Pair with the best design books of 2012.

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06 JUNE, 2013

Taschen’s Jazz: An Illustrated Portrait of New York in the Roaring Twenties

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Band battles, brass classics, Cotton Club etiquette, and how to do the “double roll” like a pro.

“Jazz is the music of the body,” Anaïs Nin wrote in her diary, “…and the mystery of the withheld theme, known to jazz musicians alone, is like the mystery of our secret life.” From the fine folks of Taschen () — who have given us such visual gems as the world’s best infographics, the best illustrations from 130 years of Brothers Grimm, Harry Benson’s luminous photos of The Beatles, and the history of menu design — comes Jazz. New York in the Roaring Twenties (public library), a remarkable time-capsule of Gotham’s swinging golden age by music journalist Hans-Jürgen Schaal, edited and gloriously illustrated by German graphic designer, illustrator, and book artist Robert Nippoldt. The lavish large-format volume, which comes with a CD compilation of the era’s most celebrated songs, covers iconic venues like the Cotton Club and the Roseland Ballroom, legendary recording sessions, and the epic “band battles” that dominated the club scene, among other curious and lesser-known facets of the Roaring Twenties.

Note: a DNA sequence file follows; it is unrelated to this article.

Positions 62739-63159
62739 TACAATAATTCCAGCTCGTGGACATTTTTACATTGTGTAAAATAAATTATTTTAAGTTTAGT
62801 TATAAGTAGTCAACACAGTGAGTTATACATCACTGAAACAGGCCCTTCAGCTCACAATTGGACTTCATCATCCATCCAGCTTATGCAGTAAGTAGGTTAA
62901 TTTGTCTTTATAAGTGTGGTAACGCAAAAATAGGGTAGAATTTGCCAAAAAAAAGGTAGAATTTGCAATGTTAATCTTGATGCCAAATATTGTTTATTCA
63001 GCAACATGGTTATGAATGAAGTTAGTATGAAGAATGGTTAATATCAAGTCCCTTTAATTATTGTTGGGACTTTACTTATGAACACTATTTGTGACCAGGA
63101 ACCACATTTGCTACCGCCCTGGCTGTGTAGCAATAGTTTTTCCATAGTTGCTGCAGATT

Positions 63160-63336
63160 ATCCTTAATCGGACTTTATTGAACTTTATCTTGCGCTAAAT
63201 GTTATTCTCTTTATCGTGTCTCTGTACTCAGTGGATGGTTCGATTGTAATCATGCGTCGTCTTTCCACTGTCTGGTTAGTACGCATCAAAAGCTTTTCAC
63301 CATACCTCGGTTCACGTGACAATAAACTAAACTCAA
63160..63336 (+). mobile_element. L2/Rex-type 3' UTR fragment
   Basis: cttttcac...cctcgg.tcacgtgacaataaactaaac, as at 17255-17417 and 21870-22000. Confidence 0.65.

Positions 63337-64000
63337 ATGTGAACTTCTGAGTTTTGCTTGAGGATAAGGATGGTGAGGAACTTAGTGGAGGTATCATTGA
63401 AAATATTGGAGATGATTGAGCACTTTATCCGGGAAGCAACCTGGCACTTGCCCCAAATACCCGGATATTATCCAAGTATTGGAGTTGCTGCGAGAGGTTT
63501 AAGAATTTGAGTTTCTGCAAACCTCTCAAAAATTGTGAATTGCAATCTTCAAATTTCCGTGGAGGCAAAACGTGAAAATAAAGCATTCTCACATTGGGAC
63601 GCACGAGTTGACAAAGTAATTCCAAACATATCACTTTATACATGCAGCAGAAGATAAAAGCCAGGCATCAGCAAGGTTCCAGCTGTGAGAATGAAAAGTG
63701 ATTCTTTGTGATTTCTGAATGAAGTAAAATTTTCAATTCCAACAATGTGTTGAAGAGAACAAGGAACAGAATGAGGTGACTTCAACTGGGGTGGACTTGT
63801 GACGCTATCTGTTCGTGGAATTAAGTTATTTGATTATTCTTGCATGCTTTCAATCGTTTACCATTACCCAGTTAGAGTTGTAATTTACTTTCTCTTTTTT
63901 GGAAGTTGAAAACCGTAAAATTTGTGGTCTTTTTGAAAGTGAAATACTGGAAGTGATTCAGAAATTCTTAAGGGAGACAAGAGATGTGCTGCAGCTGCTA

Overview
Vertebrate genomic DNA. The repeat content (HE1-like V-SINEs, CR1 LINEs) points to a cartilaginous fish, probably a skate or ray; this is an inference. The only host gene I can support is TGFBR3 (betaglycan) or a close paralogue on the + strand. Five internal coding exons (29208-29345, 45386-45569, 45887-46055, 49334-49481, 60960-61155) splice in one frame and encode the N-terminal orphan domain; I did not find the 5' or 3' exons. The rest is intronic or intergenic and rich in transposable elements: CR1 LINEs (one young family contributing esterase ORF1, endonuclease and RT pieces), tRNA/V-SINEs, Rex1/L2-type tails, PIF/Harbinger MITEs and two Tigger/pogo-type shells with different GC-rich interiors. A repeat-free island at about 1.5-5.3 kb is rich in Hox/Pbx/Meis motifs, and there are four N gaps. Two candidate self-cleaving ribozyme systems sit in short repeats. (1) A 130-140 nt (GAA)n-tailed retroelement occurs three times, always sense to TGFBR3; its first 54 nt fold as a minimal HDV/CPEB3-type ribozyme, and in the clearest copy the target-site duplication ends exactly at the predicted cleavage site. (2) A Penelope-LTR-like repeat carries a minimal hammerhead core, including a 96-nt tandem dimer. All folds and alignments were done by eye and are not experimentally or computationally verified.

Also included are illustrated micro-biographies of twenty-four of the era’s greatest icons, alongside little-known and often amusing anecdotes.

But perhaps most delightful of all are the infographic-inspired maps and morphologies of the jazz scene and its geography, technology, and human topography:

Complement Jazz. New York in the Roaring Twenties with Herman Leonard’s rare portraits of jazz icons, W. Eugene Smith’s ambitious Jazz Loft Project, and William Gottlieb’s magnificent photos of jazz greats.

Images courtesy Taschen

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27 MAY, 2013

Marguerite Duras on Immortality, Life & the Art of Seeing, Illustrated